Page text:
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What the papers said: Day one of Biden’s Middle East trip

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A round up of some of the opinion and views published by regional and international media on US President Biden’s trip to the Middle East.

LOCAL PAPERS:

Abu Dhabi’s The National: Joe Biden’s trip to Jerusalem met with ambivalence and optimism

The National noted that while there is cautious optimism that Biden will help to forge stronger ties between Israel and Saudi Arabia, there is a feeling that dysfunction within Israeli politics will make any significant progress or achievement difficult.

Saudi Arabia’s Arab News: Biden should heed Arab concerns over the danger from Iran

Arab News ran an opinion piece authored by Dr. Ali Awah, who served as ambassador of Saudi Arabia in Pakistan (2001-09) and Lebanon (2009-16), in which he argues that “Biden’s aim of reviving the nuclear deal without effective curbs on Iran’s ballistic missile capability and malign activities in the region is highly misplaced. He is, though, right in appreciating the promising “new vibe” in the op-ed he authored for the Washington Post, published on 9 July.

He goes on to say that the conclusion of a comprehensive strategic defence agreement would be the right step to ensure there is zero scope for Iran to endanger the peace and progress of its Arab neighbours.

Riyadh-based Al-Arabiya: Are Democrats rivals of Saudi Arabia?

Al-Arabiya ran an opinion piece by Abdulrahman al-Rashed, chairman of Al Arabiya’s Editorial Board, in which he outlined the often-strained relations between the US’ Democratic leaders and Saudi Arabia and argued that what truly matters is the US President’s stances, not that of the party he is a member of. Ties built on strong foundations go a longer way than those built on personal relations, contrary to what some believe, he said.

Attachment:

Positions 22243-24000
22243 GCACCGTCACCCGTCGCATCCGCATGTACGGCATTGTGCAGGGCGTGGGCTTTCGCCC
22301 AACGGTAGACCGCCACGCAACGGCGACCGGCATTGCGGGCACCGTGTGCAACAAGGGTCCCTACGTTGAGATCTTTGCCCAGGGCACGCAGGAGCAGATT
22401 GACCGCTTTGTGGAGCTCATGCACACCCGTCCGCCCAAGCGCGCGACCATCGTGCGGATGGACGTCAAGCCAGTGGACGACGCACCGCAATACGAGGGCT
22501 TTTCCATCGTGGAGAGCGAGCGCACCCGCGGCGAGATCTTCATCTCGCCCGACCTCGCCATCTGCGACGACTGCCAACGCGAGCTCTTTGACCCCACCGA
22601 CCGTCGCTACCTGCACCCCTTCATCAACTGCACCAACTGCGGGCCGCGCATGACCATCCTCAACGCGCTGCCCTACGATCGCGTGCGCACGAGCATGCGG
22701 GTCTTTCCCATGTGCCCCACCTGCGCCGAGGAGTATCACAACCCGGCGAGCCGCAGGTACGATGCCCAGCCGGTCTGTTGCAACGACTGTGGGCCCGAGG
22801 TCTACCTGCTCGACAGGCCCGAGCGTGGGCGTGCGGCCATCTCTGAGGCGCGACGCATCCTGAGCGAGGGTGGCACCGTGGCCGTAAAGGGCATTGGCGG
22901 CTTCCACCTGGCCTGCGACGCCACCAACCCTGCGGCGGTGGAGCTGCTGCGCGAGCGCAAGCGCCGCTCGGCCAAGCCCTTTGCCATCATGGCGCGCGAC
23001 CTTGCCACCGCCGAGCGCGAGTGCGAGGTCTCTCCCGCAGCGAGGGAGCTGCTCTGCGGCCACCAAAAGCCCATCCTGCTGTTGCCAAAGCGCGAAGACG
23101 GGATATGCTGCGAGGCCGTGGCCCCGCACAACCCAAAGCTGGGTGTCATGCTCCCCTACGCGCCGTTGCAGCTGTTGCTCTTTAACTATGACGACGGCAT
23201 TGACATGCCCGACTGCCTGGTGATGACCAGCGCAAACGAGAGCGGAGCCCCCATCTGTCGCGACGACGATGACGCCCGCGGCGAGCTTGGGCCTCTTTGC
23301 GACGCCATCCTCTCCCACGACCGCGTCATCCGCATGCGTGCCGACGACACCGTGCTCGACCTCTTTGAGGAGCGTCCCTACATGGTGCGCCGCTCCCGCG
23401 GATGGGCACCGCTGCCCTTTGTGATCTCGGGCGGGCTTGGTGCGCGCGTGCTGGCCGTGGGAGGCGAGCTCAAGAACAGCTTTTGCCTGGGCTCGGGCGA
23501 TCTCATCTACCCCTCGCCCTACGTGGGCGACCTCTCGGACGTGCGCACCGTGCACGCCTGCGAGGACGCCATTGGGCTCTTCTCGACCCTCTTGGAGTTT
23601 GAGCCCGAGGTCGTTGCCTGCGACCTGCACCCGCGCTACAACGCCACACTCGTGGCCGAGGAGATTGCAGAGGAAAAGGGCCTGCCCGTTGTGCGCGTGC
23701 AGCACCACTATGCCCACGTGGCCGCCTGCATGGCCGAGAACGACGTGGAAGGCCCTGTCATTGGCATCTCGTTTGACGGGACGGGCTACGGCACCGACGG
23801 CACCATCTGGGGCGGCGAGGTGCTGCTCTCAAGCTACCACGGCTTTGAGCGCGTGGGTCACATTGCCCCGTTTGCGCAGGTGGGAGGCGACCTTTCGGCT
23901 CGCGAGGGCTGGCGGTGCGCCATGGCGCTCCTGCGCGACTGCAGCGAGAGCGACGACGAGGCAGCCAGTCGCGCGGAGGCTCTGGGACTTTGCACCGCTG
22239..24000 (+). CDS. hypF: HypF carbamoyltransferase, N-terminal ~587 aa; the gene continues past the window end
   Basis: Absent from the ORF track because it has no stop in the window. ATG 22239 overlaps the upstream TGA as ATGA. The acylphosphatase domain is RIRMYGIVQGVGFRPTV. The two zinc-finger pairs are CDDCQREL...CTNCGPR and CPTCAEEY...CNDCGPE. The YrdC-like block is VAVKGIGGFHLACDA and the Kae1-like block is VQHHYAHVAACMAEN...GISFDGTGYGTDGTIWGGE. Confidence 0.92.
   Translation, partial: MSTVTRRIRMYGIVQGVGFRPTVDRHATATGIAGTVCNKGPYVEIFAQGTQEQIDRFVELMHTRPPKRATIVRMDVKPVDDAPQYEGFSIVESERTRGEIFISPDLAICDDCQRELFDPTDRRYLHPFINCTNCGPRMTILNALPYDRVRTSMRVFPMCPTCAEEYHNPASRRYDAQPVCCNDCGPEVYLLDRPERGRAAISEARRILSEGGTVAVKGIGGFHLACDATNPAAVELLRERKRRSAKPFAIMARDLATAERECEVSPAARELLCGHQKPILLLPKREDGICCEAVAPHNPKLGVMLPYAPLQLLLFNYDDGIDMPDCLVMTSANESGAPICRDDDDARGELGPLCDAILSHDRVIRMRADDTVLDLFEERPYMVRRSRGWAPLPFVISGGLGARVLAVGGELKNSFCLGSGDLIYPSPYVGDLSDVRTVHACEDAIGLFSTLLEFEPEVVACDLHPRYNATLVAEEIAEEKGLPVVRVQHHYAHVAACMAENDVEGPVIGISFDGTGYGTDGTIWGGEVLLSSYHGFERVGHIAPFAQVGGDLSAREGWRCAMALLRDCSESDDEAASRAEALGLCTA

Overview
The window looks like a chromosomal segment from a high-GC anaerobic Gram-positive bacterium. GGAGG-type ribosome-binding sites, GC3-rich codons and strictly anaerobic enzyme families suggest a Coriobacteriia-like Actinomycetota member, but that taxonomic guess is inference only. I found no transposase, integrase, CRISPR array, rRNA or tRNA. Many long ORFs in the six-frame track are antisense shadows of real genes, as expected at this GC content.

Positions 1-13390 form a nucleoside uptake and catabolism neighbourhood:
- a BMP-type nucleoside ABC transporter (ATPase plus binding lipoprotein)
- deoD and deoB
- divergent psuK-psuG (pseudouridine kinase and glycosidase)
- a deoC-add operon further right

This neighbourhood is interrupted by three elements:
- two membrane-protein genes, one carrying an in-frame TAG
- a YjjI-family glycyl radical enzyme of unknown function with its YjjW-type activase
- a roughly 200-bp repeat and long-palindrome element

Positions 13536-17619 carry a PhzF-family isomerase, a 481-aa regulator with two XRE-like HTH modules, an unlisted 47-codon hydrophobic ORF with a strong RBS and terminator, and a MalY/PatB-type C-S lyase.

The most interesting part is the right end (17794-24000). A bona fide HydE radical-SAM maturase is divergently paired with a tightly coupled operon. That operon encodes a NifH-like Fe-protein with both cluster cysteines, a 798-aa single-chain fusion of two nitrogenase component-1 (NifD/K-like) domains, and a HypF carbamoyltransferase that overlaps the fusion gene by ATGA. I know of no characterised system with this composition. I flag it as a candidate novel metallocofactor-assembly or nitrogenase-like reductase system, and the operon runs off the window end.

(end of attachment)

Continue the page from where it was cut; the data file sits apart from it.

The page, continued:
“I imagine Biden, who still has a bit over two years – which is not a short period – in the White House, will deal with US-Saudi ties with realism and positivity, despite the currents pushing him in an opposite, anti-Saudi direction,” notes al-Rashed.

Israel’s Haaretz:

The Tel Aviv-headquartered newspaper noted that President Biden’s speech on the first day of his visit to Israel and the West Bank only mentioned ‘peace’ once, but it seems nearly all those present would rather avoid it, the report said.

GLOBAL PAPERS:

The Telegraph: Biden is the author of his own Middle East nightmare

The British newspaper’s defence editor Con Coughlin argues that: “Nothing better illustrates the Biden administration’s confused thinking on the Middle East than the White House’s insistence that it will persist with its efforts to secure a nuclear deal with Iran.’

Coughlin goes on to say that the fundamental problem with this approach is that it places Washington very much at odds with long-standing allies, such as Israel and Saudi Arabia, which view the Iranian regime as a threat to their very existence.

The FT: ‘Mission impossible’: the problem with Biden’s plan to tame oil prices

The Financial Times ran an opinion piece in which casts doubt over Biden’s hopes of convincing Saudi Arabia to pump more oil while crimping Russia’s energy revenues. Citing several oil executives and market analysts, it says consensus is that both parts of the plan are fraught with difficulty and could even backfire by goading Russia into cutting its energy exports and pushing up prices.

CNBC: Biden heads to Saudi Arabia for what could be an ‘embarrassing’ climbdown — or a welcome reset

CNBC observes how Biden has downplayed what many analysts say is his administration’s desperate need to see the Saudis and OPEC members pump more oil, in order to ease record-high gas prices for Americans.

It also highlights how Biden says human rights will still be high on his agenda, but many observers say that’s unlikely, given the other security and energy-related interests in focus.

The outlet notes how the fact that Biden will be flying from Israel directly to Jeddah, Saudi Arabia, is one small hint of progress on the goal of achieving an Israeli-Arab normalisation.

Furthermore, while critics have said the meeting will put the ball entirely in the Saudis’ court, there are some things the kingdom very much wants from the US – primarily, an ironclad guarantee of security.

The Times: Biden’s first presidential visit to the region is likely to yield little of substance

The London-based newspaper ran an opinion piece which notes that Biden’s Middle East trip has two key objectives: to reassure Israel that attempts to revive the nuclear deal with Iran will not be at Israel’s expense; and to advance the current frosty US relationship with Saudi Arabia. Neither will be easy it argues.

“Saudi Arabia is the real focus of the Biden visit. He will fly there direct from Israel, and will face an uphill battle to repair relations with Crown Prince Mohammed bin Salman. But MBS, as the prince is known, is in no mood to rapidly pump more oil to ease the West’s energy crisis in the wake of the sanctions against Russia.”

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